People from around the world have always held a long and deep fascination with Japanese beverages. From warm matcha green tea to the ever-popular thirst-quenching isotonic drink bottles from konbinis, the variety is utterly captivating.
Japanese alcoholic beverages in particularly are some of the most sought after. In recent years, the demand for these drinks have grown in spades and more and more varieties are popping up in local shops around the world.
Because of the rise in the number of exports of these liquors, a new “Made In Japan” designation has been created by the Japan Sake and Shochu Makers Association. This is to guarantee that the beverage has been produced to the high quality possible in Japan.
A Brief Introduction To Sake, Shochu And Awamori
Sake is likely the most well-known drink on this list. Its earliest roots are believed to be around 700AD, and since then, the method and make up of sake has changed and improved gradually.
Sake is essentially made of rice, water, and the Koji method. Koji is the love-child of steamed rice that is treated with koji-fungus, which breaks down the starch into sugar. In the fermented process, Koji breaks down the starch into sugar and yeast is used to convert the sugar into alcohol.
This method is referred to as multiple parallel fermentation, and allows for production of high alcoholic content and high-quality sake. In fact, koji mold is also used in the production of authentic shochu and awamori.
Sometimes, you may hear people sometimes refer to sake as Kokusyu, and wonder what it is. Kokusyu means Japan’s national drink, and is a general yet well-suited term for sake, a drink that has been consumed in Japan since ancient times, and refers to sake, authentic shochu and awamori.
Shochu is another Japanese traditional liquor drink. Similar to sake, it is fermented with koji and yeast, but dissimilar to sake, shochu is distilled rather than brewed.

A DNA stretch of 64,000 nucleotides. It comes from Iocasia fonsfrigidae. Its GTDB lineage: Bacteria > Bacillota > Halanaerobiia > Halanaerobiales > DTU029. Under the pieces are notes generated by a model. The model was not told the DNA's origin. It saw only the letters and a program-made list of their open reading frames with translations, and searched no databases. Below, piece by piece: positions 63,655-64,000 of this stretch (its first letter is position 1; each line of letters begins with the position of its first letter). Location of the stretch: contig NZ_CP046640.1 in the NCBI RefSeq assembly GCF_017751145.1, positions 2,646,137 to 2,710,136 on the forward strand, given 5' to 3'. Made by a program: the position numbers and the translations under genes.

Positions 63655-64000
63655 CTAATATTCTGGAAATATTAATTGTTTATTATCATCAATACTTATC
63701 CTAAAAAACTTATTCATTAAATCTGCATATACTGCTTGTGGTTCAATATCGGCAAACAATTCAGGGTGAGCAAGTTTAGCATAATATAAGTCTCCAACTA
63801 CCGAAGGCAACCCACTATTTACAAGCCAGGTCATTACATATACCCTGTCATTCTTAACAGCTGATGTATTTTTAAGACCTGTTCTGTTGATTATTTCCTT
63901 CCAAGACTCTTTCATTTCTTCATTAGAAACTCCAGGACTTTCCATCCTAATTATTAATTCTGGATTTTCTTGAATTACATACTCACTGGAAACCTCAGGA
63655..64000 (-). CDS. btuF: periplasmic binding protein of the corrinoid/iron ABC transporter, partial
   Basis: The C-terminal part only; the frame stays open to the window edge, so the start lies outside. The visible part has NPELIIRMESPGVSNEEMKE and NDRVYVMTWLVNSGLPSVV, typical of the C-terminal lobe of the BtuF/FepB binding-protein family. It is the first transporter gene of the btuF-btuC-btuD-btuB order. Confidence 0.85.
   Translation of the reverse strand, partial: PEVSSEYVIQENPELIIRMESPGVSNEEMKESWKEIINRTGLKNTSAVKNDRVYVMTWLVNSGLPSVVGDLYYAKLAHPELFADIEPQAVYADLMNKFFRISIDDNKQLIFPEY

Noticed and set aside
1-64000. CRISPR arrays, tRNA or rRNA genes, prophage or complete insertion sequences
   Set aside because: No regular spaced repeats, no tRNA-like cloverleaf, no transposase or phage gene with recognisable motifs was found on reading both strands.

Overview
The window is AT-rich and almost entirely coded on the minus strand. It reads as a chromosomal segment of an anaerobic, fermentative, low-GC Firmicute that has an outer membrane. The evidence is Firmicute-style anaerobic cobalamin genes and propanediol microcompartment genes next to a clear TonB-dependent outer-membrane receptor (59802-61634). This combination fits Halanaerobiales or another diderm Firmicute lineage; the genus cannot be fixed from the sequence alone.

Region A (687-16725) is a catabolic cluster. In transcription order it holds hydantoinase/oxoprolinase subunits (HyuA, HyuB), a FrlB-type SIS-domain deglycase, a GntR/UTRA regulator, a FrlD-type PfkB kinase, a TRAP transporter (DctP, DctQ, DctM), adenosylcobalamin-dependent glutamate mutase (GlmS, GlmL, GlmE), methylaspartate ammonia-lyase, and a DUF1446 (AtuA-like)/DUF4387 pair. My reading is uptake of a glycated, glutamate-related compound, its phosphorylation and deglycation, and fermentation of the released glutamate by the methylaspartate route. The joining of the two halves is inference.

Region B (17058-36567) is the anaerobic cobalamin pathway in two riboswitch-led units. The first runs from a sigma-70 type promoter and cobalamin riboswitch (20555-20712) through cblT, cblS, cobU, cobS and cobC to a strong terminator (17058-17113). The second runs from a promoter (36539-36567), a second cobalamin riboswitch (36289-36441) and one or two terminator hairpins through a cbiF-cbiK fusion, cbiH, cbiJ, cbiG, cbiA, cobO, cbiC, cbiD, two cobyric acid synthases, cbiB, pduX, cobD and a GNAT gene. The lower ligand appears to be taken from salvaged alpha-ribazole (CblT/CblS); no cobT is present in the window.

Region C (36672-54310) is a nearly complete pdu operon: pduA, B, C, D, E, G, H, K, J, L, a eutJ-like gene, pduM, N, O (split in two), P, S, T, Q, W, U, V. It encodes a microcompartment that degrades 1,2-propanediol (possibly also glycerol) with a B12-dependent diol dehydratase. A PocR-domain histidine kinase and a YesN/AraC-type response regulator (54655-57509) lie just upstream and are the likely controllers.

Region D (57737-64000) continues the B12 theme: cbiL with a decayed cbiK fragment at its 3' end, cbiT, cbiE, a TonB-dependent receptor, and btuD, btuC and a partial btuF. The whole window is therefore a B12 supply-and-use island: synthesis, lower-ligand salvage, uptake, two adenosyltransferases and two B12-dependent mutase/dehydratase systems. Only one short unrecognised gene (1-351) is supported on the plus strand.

A major difference between shochu and sake is that shochu does not only originate from rice, but also from sweet potato, barley, buckwheat, and brown sugar cane. Because of this variety of base ingredients, shochu is known to be available in lots of flavors that appeal to a wide audience.
Awamori is yet another Japanese traditional liquor that is considered a Kokusyu. It’s brewed on the Okinawa islands. but it’s not one that is commonly known amongst people outside of Japan. It’s a unique distilled alcoholic drink in Japan and it is considered by many to be the predecessor of shochu.
Koji is employed during the initial process of making awamori before it undergoes a single distillation to become the final product. A distinct feature that sets awamori apart from shochu is that it solely uses Thai rice and black koji mold.
Authentic shochu and awamori are beverages that can be stored long-term. This allows the flavors to age and become rich and full-bodied. In particular, if the awamori has been stored for longer than 3 years, it is called kusu.
Read More: How Much Sake Cups To Get Drunk
What’s the JSS Mark?
One thing that people may start seeing more is the JSS Mark, a group of labels that were created by the Japan Sake and Shochu Makers Association to designate a drink that has been produced to high standard of quality in Japan.
It is recommended that sake, Honkaku shochu and awamori that has been exported from Japan be affixed with this label. Anyone looking to purchase these drinks at their local store will be able to look for this label and rest easy knowing it has been produced directly from Japan and is of high quality.
This is a more recent introduction and is a step into working to raise awareness that sake, Honkaku shochu and awamori are high quality alcohol beverages manufactured in Japan.
We hope you have enjoyed this article and learned a bit more about sake, Honkaku shochu, and awamori! Next time you are shopping for these beverages at your local liquor store, remember to keep an eye out for the labels!
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